The youngest of six children, it was Eleanor’s goal in life to make everyone else happy. She learned that making people happy actually made her happy too. She was amiable and willing to do anything her parents asked of her, so she tried on and subsequently shed a line of sports and activities like hand-me-downs that didn’t fit quite right: soccer, t-ball, piano.
She received her first film camera as a gift on her eighth birthday, and after that she scoured flea markets and garage sales for more, amassing a whole collection of quirky cameras in varying states of disarray and potential. She’d round up her dog, or pack her hamster in a carrying case, and take photos of them around the neighborhood. She did this for years, and photography became the activity that stuck, maybe because her dad loved it and she wanted to be just like him, or maybe because it was something she could do alone. She and her dad dreamed of someday creating a dark room together in their basement.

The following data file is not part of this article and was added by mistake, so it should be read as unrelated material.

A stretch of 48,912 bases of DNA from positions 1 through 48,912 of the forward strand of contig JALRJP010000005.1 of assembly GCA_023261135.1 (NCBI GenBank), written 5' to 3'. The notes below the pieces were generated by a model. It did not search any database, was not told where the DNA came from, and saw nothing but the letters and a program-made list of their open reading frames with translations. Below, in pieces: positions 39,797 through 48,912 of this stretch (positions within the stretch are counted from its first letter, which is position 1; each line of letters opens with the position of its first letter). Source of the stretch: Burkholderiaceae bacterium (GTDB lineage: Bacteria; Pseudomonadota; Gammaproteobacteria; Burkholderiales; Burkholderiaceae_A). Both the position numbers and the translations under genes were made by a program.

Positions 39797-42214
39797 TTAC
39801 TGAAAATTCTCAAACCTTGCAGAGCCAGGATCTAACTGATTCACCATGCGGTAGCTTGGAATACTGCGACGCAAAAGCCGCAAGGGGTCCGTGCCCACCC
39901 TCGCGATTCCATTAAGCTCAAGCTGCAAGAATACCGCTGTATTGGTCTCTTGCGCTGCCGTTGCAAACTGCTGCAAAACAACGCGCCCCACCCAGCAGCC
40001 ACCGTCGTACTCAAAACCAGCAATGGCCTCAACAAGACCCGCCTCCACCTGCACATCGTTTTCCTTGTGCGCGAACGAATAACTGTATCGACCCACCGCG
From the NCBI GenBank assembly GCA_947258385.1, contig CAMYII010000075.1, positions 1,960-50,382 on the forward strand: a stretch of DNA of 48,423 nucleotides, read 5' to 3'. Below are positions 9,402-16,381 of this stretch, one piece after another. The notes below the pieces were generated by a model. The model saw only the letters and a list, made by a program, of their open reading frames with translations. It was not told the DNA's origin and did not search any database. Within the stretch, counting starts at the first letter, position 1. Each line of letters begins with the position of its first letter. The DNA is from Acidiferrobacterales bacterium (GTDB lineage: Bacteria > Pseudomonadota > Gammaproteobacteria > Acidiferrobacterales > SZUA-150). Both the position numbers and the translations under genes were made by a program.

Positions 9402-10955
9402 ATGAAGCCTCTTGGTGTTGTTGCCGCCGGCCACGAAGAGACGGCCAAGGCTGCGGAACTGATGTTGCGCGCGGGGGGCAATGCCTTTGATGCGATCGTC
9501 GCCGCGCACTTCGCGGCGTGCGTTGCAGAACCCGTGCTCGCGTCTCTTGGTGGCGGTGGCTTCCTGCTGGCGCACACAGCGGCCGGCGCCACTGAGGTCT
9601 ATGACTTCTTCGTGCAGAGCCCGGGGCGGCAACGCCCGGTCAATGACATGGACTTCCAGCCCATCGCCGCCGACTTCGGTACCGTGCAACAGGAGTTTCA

She visits her beloved 94 year old grandma Shirley at her nursing home and they knit together, scarves and hats to donate to the Hunger Task Force. She often wears a bright orange hat that her grandma made. It looks like a pointy cone because after all these years, her grandma doesn’t always finish hats off correctly.
She packs up her old dog Patty and they hike in Lapham Peak or Grant Park, winding down trails together and exploring. She wants to show him all the interesting sights and smells while he has time left.
She’s been dating her boyfriend for five years and they often talk about having a family someday.
She has seven children: two are adopted, a few have flaming red hair, and they all are noisy and opinionated. She is the kind of mom who is the steady glue her children don’t realize they are fastened to as she whirls them to soccer and art class and dance recitals. They live in a Victorian house with good bones, a yard for their dogs to run and plenty of projects to keep them busy every weekend.
She is happy because they are all so happy.